For nearly two years, election officials in Northeast Ohio have known that the state’s failure to keep pace with modernization at the U.S. Post Office could result in absentee ballots getting tossed, even if voters followed the rules perfectly. Beacon Journal interviews last week revealed that officials in at least Summit, Stark and Portage counties were aware in 2014 that a problem loomed as the U.S. Postal Service increasingly used bar codes to process mail and did not print the time and date across the postage stamp. State law continues to require an old-fashioned postmark, and as a result last year, nearly 1,800 absentee ballots were rejected in Summit and Cuyahoga counties alone. Now, with Ohioans only weeks away from voting in a highly charged presidential primary — and their governor among the contenders — the issue remains unresolved and there is no guarantee that ballots dropped in the mailbox will get counted.
Voting Blogs: US Postal Service plans to eliminate Saturday delivery – elections officials not surprised; will ramp-up voter ed | electionlineWeekly
To quote the great American orator Yogi Berra, it’s like déjà vu all over again. Just about this time almost every year in recent memory, electionlineWeekly writes a story about cuts proposed by the U.S. Postal Service (USPS) and the possible impacts those cuts could have on the administration of elections. This year is no different after late last week USPS announced it will eliminate Saturday delivery except for packages. And elections officials aren’t thrilled, but they aren’t exactly surprised either. “I sit on the Mailers Technical Advisory Board (MTAC) to USPS so this has been discussed for quite some time now—it seemed to be more a question of “when”, not so much of “if,” said Tammy Patrick federal compliance officer, Maricopa County, Ariz. Elections. “The August timeline is preferable to waiting until 2014.” While only Oregon and Washington offer exclusive vote-by-mail system, about 20 percent of all voters in the United States cast their ballot through some form of vote-by-mail. This figure has more than tripled since 1980. This is especially true in Western states like Arizona, California, Colorado and Montana where local elections officials are working with legislatures and state election officials to make voting by mail as easy as possible.
California would allow three extra days for mail-in ballots to be accepted by elections officials under a bill approved by the state Senate. Democratic Sen. Lou Correa of Anaheim says AB562 is needed because mail delivery may be delayed after the closure of five mail processing centers in California. The Senate passed the bill 28-9 Friday. It was headed to the Assembly for a final vote.
Oregon Elections Director Stephen Trout says pending cuts by the U.S. Postal Service won’t affect the state’s May primary, but that it could slow ballot delivery and returns for many Oregonians in the November election. The Postal Service is moving toward closing 252 mail processing facilities around the country, including four in Oregon, as part of its efforts to reduce huge losses. “That very likely would impact the number of days it takes for ballots” to move through the mail, Trout told the Oregon Senate Rules Committee on Tuesday.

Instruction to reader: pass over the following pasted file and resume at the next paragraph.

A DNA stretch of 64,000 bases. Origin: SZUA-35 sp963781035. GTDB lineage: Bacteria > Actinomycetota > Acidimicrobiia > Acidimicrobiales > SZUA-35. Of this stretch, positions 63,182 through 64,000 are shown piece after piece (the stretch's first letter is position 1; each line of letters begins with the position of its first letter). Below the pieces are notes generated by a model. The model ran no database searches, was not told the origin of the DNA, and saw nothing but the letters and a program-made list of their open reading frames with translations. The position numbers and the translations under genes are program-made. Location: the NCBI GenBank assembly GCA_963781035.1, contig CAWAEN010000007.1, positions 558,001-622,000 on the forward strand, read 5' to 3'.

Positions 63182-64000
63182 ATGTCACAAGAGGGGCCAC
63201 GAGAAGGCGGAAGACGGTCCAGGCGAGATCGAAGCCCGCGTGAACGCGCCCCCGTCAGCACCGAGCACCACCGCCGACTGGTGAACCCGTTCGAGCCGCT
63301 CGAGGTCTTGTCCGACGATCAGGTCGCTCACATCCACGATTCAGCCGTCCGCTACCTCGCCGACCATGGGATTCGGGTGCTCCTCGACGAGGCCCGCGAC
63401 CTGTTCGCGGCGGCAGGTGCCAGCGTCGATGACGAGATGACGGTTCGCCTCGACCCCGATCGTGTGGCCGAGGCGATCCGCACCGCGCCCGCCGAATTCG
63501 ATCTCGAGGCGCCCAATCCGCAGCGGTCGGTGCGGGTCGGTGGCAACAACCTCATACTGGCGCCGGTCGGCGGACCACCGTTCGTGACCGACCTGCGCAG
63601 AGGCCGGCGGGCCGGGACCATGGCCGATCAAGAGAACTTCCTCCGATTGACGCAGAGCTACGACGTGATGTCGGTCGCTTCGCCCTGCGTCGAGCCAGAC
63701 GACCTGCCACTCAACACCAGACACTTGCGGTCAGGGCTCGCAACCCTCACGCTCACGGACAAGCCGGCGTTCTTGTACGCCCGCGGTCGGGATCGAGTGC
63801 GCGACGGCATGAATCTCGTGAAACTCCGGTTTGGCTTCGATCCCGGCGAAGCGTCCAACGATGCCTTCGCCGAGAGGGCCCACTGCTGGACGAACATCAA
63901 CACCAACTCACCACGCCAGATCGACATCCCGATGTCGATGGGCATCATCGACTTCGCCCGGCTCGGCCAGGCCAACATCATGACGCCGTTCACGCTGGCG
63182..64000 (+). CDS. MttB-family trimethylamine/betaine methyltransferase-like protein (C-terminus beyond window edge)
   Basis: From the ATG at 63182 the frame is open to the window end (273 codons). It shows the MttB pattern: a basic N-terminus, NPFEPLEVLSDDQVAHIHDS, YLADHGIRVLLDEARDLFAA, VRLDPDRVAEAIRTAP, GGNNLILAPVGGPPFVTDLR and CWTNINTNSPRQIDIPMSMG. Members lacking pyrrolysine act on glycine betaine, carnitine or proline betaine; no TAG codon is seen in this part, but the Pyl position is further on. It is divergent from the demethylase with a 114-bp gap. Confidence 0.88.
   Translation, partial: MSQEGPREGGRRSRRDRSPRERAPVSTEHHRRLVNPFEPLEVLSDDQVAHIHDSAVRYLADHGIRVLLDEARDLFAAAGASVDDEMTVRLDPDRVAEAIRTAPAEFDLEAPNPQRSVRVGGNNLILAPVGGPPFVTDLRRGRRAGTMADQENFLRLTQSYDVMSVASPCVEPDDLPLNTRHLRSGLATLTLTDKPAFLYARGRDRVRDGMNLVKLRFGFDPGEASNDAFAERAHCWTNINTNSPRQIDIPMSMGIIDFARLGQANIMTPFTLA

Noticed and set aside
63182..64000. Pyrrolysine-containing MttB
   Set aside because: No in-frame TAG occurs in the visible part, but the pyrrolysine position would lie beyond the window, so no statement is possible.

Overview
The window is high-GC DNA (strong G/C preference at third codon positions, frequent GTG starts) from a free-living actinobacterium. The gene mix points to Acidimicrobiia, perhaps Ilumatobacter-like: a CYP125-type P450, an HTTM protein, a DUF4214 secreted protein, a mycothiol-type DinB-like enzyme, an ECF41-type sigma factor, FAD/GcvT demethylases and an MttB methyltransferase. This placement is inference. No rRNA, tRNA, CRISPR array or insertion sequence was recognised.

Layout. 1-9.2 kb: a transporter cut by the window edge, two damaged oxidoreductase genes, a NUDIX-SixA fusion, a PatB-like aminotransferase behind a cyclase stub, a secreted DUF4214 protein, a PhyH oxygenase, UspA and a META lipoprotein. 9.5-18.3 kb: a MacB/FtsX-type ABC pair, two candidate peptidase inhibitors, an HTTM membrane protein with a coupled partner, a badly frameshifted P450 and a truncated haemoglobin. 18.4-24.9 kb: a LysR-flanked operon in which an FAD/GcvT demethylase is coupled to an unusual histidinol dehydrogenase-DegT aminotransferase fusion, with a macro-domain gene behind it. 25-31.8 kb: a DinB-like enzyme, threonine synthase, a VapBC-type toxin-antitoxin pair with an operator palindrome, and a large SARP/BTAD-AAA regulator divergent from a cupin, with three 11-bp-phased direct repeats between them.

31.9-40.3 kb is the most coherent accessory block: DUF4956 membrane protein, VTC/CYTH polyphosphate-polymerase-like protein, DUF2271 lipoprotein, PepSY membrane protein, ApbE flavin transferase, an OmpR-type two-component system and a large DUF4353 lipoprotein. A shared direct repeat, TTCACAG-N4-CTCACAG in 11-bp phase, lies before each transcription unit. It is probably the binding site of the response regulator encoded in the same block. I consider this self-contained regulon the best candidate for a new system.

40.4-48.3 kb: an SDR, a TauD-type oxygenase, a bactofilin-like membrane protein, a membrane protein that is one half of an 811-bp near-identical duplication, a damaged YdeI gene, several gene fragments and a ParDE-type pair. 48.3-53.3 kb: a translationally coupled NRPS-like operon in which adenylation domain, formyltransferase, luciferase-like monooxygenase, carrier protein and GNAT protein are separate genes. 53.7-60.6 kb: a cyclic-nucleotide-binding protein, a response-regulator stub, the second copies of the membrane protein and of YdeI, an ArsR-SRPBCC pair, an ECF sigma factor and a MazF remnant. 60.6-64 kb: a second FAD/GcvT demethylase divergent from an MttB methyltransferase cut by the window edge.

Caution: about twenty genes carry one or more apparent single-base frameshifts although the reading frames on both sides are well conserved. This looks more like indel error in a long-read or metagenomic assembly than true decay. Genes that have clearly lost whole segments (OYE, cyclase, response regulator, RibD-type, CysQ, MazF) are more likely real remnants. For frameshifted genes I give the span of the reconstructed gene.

California: Printing the elections: Mail processing’s role in the season Locals say consolidation affects campaigns, ballots | Times-Standard
If the U.S. Postal Service’s proposed mail processing center consolidation is implemented, local officials are concerned about possible repercussions on the upcoming election season. In addition to impacting the timeliness of mail-in votes, the consolidation may also raise the cost of printing and shipping ballots, according to local officials and Times Printing Co., the company that prints local election materials.
Postal Service spokesman James Wigdel said concerns surrounding the election, and others, are being discussed. ”That’s something that we would consider prior to a decision being made about the move,” he said.
At the Dec. 15 meeting regarding the consolidation of the Eureka mail processing center with one in Medford, Ore., Humboldt County Registrar of Voters Carolyn Crnich said the delay in processing could pose a problem for election mailings, especially mail-in ballots. Seventy-two percent of the voters in Humboldt County’s last election voted by mail. Crnich said the delay could mean ballots arriving late and not being counted.
With Congress debating plans to shut down post offices and possibly eliminate Saturday mail delivery, some election officials are worried that bringing the U.S. Postal Service out of the red could harm election procedures — perhaps even in time for the November 2012 presidential election.
In November the Postal Service announced it lost $5.1 billion in fiscal 2011, not including the mandated $5.5 billion owed to the federal government to prefund retiree health benefit payments. For the service to return to profitability, it must cut $20 billion by 2015.
Senate legislation would protect Saturday service for the next two years, but a House bill would permit a reduction to five-day-per-week mail delivery six months after enactment. The Postal Service has said it intends to cut Saturday service unless Congress requires it to continue.